You have a knack for combining fragrances and creating a perfect perfume. You want to share those scents with the world and become a household name — which starts with a great brand. Trademarking your brand can protect your IP and keep your perfume distinct from the competition. The key is to have a brand that truly represents your business and products, as well as one that is unique and distinctive. In today’s blog, let’s discuss what you need to know about trademarking your perfume brand.
What Can You Trademark?
The first thing you’ll want to trademark is your brand name. This name will be on all of your products, and the last thing you want is for a competitor to choose the same name or a name that is too similar, leading to confusion amongst your customer base. Your trademark must be unique to your competitors in order to be considered. A strong trademark is suggestive and distinctive. Fanciful trademarks, such as made up words, tend to hold up well. Once you’ve settled on a name, your IP attorney can help you register the trademark.
Similarly, a logo or a typeset that you use for your trademarked brand name can be trademarked to protect your brand from copycats. You can even trademark the unique names of products or a line of products. In most cases, you won’t be able to trademark a fragrance, however. This comes down to the law of functionality vs. distinctiveness when it comes to trademarks. Play-doh, for instance, has a trademarked fragrance that has become part of its brand but isn’t a function of the product. But since the function of perfume is to emit a certain fragrance, that fragrance generally can’t be trademarked.
Examples of Successful Perfume Trademarks
So what are some popular perfume brand trademarks? Look at some of your favorite perfumes or some of the most distinctive billboards or commercials you see. Here are a few examples of successful perfume brand trademarks:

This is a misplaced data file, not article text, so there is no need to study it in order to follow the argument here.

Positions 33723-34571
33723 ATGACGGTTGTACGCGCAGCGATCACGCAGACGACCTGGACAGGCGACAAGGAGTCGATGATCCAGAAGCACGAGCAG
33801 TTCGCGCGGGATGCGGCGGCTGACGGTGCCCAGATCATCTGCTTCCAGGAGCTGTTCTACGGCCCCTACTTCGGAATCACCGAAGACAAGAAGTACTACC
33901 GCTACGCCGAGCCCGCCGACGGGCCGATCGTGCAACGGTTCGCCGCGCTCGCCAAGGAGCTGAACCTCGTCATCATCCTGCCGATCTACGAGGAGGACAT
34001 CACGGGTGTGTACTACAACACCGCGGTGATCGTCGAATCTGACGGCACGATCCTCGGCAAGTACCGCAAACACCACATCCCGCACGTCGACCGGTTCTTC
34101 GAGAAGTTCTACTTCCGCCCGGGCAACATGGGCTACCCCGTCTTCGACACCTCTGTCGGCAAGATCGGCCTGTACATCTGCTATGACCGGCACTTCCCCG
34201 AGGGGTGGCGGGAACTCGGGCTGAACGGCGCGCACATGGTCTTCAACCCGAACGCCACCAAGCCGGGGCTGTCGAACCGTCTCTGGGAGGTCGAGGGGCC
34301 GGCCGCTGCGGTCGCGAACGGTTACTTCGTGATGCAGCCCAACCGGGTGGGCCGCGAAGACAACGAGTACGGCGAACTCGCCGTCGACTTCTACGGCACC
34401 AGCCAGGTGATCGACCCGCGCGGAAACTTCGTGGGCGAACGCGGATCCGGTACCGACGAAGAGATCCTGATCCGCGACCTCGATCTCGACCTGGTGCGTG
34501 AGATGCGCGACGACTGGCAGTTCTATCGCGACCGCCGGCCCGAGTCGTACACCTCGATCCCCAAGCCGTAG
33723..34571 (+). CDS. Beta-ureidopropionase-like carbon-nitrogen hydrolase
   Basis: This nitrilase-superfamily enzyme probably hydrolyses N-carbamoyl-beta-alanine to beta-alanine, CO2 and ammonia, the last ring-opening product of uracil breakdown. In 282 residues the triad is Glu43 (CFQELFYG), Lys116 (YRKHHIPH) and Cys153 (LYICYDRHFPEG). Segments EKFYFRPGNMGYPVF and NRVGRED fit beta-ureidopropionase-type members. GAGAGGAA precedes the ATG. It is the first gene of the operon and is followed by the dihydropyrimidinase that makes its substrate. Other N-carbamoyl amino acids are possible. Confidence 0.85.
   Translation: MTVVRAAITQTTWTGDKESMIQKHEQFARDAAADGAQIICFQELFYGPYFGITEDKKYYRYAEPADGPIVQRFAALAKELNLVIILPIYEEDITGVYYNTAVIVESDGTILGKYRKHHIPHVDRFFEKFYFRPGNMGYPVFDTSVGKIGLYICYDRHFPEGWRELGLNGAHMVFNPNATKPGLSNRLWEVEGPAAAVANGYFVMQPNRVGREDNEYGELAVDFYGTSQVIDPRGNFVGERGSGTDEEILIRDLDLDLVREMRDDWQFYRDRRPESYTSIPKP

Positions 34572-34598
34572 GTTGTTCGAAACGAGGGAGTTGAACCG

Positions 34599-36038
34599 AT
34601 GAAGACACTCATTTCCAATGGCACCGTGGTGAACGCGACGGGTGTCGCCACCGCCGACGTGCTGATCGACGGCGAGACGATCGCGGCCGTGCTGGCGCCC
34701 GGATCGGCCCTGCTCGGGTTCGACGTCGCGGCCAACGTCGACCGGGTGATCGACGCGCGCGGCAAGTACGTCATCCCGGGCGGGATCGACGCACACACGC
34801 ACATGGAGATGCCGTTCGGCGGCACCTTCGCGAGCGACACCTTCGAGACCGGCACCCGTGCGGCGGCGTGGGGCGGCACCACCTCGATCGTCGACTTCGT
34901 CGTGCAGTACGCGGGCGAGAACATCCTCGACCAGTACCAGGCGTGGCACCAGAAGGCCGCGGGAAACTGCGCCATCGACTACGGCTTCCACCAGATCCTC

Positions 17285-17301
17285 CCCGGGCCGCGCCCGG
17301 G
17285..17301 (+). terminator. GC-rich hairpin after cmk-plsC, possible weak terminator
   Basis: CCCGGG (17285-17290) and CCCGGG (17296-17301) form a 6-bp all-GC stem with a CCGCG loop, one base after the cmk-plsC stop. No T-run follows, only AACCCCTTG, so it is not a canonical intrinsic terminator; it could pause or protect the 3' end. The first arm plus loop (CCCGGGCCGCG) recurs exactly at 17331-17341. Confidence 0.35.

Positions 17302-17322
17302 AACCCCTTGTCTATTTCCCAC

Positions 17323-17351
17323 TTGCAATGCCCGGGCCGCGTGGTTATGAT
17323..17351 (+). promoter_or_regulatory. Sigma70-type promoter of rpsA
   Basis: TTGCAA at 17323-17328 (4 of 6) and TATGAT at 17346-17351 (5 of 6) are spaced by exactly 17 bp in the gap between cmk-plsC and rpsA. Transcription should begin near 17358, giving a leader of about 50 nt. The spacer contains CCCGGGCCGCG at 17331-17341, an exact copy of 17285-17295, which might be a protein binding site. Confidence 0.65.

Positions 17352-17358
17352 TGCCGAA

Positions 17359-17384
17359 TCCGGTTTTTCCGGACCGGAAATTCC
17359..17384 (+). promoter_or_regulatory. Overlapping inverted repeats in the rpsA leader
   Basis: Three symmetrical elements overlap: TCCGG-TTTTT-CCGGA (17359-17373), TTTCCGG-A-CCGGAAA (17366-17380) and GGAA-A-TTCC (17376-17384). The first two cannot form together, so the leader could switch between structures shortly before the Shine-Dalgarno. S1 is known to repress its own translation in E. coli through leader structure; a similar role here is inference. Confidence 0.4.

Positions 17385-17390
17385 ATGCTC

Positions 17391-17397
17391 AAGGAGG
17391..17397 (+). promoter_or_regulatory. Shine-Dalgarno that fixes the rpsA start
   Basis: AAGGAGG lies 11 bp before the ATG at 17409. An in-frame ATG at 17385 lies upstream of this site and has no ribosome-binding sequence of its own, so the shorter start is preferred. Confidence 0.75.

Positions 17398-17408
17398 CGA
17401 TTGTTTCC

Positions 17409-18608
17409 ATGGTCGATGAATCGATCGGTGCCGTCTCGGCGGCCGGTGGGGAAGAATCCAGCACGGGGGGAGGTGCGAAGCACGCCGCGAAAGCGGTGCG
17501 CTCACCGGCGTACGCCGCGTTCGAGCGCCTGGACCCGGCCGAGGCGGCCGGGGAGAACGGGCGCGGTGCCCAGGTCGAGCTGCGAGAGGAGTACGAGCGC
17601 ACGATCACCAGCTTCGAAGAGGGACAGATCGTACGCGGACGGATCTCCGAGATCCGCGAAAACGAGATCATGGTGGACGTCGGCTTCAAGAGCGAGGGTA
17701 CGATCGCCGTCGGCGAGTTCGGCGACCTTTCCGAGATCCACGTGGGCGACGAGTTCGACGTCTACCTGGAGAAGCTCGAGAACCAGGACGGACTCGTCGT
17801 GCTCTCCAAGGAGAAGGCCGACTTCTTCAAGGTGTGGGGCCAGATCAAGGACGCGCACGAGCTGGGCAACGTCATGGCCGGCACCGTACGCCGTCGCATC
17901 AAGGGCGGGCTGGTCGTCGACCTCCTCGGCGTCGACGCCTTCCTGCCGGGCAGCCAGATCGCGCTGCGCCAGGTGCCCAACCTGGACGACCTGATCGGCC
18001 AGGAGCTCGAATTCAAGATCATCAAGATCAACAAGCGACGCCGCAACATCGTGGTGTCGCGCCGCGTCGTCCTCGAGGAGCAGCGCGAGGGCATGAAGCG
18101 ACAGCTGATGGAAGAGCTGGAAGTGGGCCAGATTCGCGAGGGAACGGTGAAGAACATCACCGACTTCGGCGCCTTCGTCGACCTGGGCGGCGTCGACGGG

- Dior. Dior is an offshoot of Christian Dior, a luxury fashion brand. It’s also one of the most popular perfume brands. The parent brand was already well-established when they began to make perfumes. This is a simple brand name, taken from the original founder of the company, Christian Dior, back in 1946. However, because it’s named after a person, it’s very distinct and difficult to confuse with anything else.
- Guerlain. Guerlain opened in 1828 as the French perfume company The House of Guerlain. Guerlain is also named after the original founder, Pierre-François Pascal Guerlain. Guerlain is even known for the Guerlinade accord, a distinct fragrance that is all their own.
- Hermetica. Hermetica is not named after the founders, husband and wife team John and Clara Molloy, but rather named after ancient Hellenistic texts that they felt fit in well with their brand. Although this isn’t the first instance of combining the classics with perfume brands, the Hermetica is less well-known to the general public, thus making their trademark distinct.
- Floraiku. Floraiku is owned by the same founders but is a good example of a fanciful trademark. Inspired by Asian influences and Japanese haikus, the Malloys created their own brand name from a new word, one that was not likely to be on the market beforehand, and trademarked it for future use.
A trademark attorney can help you research trademarks, as well as register all the perfume trademarks you need and navigate the protection of your brand. Contact Garcia-Zamor today to learn more about what we can do for your perfume IP or to schedule a free consultation.